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By ☆ Published: December 27, 2017, 2:00 am

What You Need to Know Before Buying Into a Homeowners Association

Don’t expect everything to be perfect once you move into a condo. The HOA can make life hell if you aren’t prepared.

If you’re buying your first home or you’re not a handy person (or you simply don’t want to be handy), buying a condo in a homeowners association (HOA) might seem ideal.

Maybe the house you want to buy is in an HOA, and it’ll take care of the garbage and snow removal for you.

Who doesn’t want to take those items off their to-do lists?

Before you get too excited, it’s important to know that as nice as HOAs are, they can be quite controlling — and costly to you as a homeowner. They can be especially costly for condominiums or multiple dwelling units in HOAs.

Here’s what you should know before buying into a homeowners association:

The HOA should have a reserve study and a reserve balance.

Just as you should have an emergency savings account, so should an HOA. This is typically called the reserve balance, and it should be cash held in an account to be used ongoing maintenance of your HOA. It also acts as a buffer should surprise accidents, like a blown boiler or a roof leak, happen.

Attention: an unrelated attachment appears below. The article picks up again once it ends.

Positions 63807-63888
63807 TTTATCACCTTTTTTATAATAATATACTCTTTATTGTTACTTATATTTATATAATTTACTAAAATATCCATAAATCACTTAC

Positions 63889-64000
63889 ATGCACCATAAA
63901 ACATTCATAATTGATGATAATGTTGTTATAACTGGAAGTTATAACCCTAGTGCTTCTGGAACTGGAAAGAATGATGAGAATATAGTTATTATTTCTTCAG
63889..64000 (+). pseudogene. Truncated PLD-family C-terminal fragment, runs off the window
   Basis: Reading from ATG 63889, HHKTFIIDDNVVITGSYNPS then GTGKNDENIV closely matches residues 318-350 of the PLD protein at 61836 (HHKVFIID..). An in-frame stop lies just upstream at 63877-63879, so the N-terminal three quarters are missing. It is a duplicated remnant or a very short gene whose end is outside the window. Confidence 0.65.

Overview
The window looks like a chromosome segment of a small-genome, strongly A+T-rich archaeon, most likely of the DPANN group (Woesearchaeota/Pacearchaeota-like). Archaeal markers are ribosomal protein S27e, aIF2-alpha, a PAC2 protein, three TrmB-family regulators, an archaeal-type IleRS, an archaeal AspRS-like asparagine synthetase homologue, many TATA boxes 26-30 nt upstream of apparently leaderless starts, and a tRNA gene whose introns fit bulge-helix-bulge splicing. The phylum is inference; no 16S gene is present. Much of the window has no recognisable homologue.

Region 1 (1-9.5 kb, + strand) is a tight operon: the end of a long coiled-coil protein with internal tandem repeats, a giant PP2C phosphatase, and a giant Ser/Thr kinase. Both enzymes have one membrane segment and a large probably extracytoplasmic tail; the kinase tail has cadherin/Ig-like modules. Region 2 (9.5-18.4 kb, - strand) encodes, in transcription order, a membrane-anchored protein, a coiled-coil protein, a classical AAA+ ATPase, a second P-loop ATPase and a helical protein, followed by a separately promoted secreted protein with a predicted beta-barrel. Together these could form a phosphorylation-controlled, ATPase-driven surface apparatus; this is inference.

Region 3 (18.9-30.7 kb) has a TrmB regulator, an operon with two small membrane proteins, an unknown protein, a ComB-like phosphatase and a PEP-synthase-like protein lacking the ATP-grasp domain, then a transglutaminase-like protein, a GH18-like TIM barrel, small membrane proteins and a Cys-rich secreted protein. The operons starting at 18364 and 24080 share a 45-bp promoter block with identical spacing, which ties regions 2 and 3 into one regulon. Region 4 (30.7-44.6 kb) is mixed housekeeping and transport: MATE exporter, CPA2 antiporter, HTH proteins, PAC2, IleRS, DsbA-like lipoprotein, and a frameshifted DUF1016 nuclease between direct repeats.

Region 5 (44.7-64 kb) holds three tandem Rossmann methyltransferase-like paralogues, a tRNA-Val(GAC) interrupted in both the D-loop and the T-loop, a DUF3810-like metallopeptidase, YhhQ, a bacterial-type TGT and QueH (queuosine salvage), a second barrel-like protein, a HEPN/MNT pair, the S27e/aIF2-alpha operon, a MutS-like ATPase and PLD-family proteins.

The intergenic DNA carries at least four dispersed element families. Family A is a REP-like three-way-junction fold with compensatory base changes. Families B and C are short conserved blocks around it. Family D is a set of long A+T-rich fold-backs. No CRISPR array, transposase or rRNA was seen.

How much money should an HOA have in reserve? There are many variables to consider, such as operating costs, maintenance expenses, the number of homes or units in the homeowners association, and the square footage (and types) of common elements.

Therefore, it’s advised that HOAs pay for reserve studies. Reserve studies are performed by professionals to assess how much it costs to maintain the HOA. The results can help the HOA figure out how much it should have in its reserve account.

Before you buy into an HOA, ask to see the financial documents, ask for the reserve balance, and ask to see a copy of the reserve study. Your review of these documents should tell you how well the HOA is being managed and how financially solvent the HOA is.

If the HOA isn’t managed well or isn’t solvent, surprise accidents could mean a large expense to directly to you.

Read the HOA’s governing documents, including its rules and regulation.

Every HOA should have its own declarations and bylaws, as well as rules and regulations. These documents spell out how the homeowners association should manage itself, who’s responsible for what, and what’s permitted (and not permitted).